It became very apparent to everybody in attendance that Yarbrough was very much on his game, and the Seattle Mariners lineup were unable to handle the dancing and painting that was going on from the southpaw. As a fan, it was a delight to see Yarby just carve through the lineup. As a writer on duty covering the game, it was even more fun because the game was moving very fast and this was an alley-oop of an easy easy narrative.
Around the 7th inning, with the score still just 1-0, Yarby mowed right through the 4-5-6 batters for the Mariners , that’s when the mental math began. Yarbrough was 6 outs to go for the first Rays complete game since Matt Andriese of all people did it in 2016. When the 9th inning began though, my mental math suddenly shifted to a grim reality.
The Rays held just a 1 run lead. Yarbrough’s pitch count was looking good, and seemed in total control. In the aforementioned 7th inning, he did give up a rather hard and deep fly ball to right-center from the right handed hitting Austin Nola, but since then, he was giving up nothing and making the Mariners look silly. As the 9th inning began and Yarby went out to toe the rubber, the first two hitters seemed tailor made for him: lefties Mallex Smith and JP Crawford, neither posing much of a power threat. But it was the guy in the hole that posed dread for the decision Kevin Cash was set to make. Slated to bat 3rd in the inning was the best right handed power threat that was in the lineup for the Mariners, Domingo Santana. Santana earlier in the day had reached on Catchers interference, and made two of the only hard hit balls Yarby had surrendered all day.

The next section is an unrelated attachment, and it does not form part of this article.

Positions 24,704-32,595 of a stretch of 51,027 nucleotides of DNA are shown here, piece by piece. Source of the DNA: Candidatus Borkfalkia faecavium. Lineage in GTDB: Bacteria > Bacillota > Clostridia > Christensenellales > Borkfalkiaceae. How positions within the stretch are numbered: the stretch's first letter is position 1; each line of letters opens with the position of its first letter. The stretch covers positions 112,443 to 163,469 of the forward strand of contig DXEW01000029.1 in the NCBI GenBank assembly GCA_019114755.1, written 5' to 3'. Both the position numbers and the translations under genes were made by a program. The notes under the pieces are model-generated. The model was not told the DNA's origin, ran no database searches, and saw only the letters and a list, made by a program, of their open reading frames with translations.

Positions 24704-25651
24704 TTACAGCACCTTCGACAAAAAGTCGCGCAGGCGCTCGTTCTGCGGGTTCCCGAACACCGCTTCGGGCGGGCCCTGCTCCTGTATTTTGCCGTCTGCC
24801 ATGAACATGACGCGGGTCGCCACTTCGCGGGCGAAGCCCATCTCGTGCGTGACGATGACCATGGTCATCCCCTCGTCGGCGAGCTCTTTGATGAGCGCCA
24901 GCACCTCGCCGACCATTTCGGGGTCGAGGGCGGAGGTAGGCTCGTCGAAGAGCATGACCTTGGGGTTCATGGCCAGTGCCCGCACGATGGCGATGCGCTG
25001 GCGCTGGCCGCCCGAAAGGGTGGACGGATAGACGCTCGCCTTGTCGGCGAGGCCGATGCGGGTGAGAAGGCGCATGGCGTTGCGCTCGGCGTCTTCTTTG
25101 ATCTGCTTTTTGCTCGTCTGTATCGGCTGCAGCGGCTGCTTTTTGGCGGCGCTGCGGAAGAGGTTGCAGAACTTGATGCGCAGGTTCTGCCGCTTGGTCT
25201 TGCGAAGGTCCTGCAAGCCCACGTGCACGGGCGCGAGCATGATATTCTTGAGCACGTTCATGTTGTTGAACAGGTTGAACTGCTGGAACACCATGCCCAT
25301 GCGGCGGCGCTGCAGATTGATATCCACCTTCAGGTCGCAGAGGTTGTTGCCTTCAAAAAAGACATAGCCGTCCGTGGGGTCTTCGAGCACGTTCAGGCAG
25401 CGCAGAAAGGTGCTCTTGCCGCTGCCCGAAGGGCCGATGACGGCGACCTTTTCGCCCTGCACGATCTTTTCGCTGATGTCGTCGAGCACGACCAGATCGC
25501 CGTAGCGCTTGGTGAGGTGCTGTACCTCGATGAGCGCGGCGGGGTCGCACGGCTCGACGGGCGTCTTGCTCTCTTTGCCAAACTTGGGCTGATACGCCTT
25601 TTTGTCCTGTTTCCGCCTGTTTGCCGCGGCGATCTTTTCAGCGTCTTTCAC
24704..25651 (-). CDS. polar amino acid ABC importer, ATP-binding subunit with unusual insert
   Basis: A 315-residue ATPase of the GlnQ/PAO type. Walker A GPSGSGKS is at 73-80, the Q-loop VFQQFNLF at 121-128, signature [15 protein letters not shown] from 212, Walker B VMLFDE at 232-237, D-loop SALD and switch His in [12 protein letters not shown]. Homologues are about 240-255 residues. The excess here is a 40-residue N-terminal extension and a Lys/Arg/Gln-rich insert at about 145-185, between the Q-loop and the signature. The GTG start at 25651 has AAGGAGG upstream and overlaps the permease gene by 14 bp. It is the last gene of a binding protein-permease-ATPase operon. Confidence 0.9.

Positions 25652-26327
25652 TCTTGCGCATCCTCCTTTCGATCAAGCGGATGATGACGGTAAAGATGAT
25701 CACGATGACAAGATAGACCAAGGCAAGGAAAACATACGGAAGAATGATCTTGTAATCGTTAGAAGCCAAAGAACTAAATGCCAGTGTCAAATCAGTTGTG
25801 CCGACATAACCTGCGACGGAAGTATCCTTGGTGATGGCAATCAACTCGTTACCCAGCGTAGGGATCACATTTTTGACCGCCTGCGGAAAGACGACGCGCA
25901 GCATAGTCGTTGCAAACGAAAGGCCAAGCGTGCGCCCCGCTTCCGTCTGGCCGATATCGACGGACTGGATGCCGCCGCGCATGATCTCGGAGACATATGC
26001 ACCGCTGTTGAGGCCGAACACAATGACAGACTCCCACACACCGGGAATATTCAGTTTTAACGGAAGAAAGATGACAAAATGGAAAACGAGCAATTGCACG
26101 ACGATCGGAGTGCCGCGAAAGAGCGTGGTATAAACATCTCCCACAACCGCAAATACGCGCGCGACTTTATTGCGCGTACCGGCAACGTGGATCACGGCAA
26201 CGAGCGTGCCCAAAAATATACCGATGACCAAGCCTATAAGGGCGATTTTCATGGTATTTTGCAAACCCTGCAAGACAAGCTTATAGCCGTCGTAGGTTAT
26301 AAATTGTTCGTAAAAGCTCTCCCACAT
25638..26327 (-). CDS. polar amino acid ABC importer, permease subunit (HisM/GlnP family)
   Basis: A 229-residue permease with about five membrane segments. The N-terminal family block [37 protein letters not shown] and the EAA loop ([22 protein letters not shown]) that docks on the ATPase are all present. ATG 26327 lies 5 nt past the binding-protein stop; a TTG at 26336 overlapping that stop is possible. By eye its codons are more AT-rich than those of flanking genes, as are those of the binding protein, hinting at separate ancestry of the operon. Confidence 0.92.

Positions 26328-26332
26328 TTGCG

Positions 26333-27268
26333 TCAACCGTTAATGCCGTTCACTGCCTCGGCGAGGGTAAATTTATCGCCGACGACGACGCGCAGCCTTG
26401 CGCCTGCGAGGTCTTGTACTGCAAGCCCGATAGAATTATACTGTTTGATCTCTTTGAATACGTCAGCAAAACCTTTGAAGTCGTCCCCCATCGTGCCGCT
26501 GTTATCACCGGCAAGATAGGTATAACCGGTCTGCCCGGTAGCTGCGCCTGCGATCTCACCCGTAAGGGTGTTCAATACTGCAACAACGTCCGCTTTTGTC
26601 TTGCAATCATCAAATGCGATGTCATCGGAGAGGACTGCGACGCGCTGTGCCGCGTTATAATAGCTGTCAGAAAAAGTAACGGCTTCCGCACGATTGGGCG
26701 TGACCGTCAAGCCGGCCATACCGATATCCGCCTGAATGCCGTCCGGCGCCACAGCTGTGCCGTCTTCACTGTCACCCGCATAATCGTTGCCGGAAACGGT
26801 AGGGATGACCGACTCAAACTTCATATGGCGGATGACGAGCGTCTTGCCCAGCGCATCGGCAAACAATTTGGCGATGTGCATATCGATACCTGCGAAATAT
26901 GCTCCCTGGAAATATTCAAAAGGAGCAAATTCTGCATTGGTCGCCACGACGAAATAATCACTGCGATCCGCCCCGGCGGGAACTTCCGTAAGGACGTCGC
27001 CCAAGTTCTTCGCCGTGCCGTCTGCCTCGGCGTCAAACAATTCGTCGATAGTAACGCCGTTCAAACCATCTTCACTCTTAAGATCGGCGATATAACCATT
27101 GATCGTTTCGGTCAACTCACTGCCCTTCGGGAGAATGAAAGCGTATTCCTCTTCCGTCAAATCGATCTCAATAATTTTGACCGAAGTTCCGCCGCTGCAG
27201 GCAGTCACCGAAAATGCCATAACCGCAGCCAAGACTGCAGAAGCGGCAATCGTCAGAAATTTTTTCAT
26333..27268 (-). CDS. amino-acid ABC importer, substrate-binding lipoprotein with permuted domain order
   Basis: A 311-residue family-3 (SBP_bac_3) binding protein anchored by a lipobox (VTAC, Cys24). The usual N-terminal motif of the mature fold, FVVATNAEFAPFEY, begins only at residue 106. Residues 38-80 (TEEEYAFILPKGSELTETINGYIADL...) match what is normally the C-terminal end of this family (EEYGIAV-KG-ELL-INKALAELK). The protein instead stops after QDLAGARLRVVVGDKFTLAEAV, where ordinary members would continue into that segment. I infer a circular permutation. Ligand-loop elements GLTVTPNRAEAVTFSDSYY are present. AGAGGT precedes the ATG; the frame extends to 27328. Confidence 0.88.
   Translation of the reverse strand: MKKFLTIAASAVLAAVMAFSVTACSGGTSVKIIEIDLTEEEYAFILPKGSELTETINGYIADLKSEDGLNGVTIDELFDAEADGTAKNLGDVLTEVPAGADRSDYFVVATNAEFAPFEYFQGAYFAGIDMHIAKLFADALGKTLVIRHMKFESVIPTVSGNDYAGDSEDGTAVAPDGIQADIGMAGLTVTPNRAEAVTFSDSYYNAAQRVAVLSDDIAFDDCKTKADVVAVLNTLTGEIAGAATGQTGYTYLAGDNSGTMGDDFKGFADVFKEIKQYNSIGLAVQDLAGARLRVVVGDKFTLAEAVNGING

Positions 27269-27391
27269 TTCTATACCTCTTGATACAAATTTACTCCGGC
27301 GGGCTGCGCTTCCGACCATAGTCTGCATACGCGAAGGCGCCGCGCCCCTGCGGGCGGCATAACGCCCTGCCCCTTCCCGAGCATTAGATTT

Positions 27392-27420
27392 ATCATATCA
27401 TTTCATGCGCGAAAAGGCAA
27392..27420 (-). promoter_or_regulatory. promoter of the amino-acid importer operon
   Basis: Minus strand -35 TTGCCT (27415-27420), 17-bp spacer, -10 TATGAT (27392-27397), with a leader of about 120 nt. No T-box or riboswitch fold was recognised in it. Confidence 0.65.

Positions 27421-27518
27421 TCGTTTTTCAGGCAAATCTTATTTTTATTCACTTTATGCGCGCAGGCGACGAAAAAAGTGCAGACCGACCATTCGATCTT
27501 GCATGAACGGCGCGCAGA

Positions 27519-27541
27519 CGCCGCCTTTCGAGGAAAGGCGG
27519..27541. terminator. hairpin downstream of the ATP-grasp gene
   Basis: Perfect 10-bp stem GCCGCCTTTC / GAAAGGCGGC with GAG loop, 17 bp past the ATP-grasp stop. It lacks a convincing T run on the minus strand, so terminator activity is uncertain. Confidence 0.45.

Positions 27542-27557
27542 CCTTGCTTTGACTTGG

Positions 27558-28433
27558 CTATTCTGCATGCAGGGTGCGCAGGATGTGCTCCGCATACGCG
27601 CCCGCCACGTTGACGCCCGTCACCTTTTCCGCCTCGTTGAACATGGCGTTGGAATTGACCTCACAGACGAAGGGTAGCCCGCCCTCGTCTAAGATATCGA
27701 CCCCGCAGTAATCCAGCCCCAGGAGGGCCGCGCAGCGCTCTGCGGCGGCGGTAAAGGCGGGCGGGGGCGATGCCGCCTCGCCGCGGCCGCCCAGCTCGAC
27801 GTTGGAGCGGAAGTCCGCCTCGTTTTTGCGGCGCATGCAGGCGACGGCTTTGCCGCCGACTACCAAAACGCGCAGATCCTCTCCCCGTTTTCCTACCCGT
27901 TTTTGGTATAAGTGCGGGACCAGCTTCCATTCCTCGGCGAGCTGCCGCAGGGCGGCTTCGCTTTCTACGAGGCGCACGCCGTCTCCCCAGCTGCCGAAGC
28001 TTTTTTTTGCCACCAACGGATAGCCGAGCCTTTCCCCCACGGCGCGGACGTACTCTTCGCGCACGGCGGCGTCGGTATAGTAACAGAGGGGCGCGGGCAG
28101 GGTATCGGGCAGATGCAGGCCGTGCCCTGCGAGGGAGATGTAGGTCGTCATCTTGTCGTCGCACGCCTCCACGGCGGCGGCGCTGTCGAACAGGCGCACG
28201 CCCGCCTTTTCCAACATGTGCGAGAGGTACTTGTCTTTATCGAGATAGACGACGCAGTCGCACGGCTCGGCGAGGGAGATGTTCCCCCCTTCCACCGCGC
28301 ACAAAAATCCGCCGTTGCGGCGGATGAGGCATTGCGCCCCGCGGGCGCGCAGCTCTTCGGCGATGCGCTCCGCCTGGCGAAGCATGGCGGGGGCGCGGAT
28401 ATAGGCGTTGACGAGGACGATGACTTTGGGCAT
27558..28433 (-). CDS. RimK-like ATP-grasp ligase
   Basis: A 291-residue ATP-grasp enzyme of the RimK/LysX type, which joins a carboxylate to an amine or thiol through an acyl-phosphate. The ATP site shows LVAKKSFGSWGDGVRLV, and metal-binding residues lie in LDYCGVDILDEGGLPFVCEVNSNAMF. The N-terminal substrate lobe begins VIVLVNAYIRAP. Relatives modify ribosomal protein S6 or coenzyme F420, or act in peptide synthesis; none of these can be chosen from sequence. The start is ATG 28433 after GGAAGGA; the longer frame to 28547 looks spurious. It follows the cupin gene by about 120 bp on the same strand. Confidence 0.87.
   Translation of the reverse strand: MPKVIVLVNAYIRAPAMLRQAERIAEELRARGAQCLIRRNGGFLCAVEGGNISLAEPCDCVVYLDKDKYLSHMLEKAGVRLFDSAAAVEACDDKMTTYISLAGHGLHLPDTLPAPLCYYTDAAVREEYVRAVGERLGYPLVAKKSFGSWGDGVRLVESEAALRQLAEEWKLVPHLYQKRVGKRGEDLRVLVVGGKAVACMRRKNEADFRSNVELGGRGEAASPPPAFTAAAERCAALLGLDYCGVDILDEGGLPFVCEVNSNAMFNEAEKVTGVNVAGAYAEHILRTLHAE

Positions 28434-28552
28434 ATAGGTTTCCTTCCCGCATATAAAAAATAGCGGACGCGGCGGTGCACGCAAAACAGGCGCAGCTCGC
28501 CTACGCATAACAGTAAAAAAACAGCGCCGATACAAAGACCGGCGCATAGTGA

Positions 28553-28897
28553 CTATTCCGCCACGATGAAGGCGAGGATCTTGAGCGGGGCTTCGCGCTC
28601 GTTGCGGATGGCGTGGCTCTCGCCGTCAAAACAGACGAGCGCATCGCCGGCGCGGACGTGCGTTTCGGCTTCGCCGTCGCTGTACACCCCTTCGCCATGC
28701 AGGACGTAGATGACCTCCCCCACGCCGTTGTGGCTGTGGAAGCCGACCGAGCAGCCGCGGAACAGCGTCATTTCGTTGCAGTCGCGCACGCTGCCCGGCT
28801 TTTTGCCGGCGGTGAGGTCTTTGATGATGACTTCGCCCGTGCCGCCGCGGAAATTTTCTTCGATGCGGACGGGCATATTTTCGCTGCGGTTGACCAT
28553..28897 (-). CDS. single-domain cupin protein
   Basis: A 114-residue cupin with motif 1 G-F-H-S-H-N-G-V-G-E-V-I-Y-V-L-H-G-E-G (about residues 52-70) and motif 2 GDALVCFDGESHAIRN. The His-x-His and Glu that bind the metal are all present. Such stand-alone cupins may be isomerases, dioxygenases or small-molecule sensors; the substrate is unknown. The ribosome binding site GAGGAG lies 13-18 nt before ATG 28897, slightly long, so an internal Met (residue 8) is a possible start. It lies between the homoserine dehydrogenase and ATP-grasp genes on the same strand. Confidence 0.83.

Kevin Cash has no fear of making the extremely tough call that will get him some ire. What would soon come as a shock to all the Mariners fans in attendance and complete shock to the Mariners beat writers in the press box: Kevin Cash was not going to let Ryan Yarbrough have a chance to get the final out of the game against Santana. After Yarby got Mallex and Crawford to make two quick outs, Cash bound from the dugout and made the signal to get another former Seattle Mariner: closer Emilio Pagan. Pagan would throw two pitches and get a groundout to finish off the game, but the story of the day, what I still remember to this day is the near complete game shutout dominance of Ryan Yarbrough’s 8 2⁄3 inning game.
Dominik Vega: Remember when the Rays scheduled a doubleheader in 2017? There was no way I was going to pass up the opportunity to see two games in one day, especially on a Saturday. The first game was a “fauxback” game and the Rays were wearing their bright yellow and light blue uniforms to start off the day. Sonny Gray started this game for the A’s and struck out 10 while Erasmo Ramirez took the mound for the Rays and fanned six. The Rays almost had the victory secured but Alex Colomé could not get the save, sending game one into extra innings. Extras didn’t last long, though, as Evan Longoria stepped up to the plate in the bottom of the 10th with Peter Bourjos on base and hit a walk-off single to give the Rays the first win of the doubleheader.
The Rays were not as fortunate in game two, dropping the second game 7-2. Jose Alvarado and Danny Farquhar pitched not only in game one but also the second game, while Evan Longoria served as the DH and hit a solo home run in the second game. The doubleheader was a really fun and unique experience and something that I would love to see scheduled again in the future.
Are there any memorable Rays moments you were in attendance for?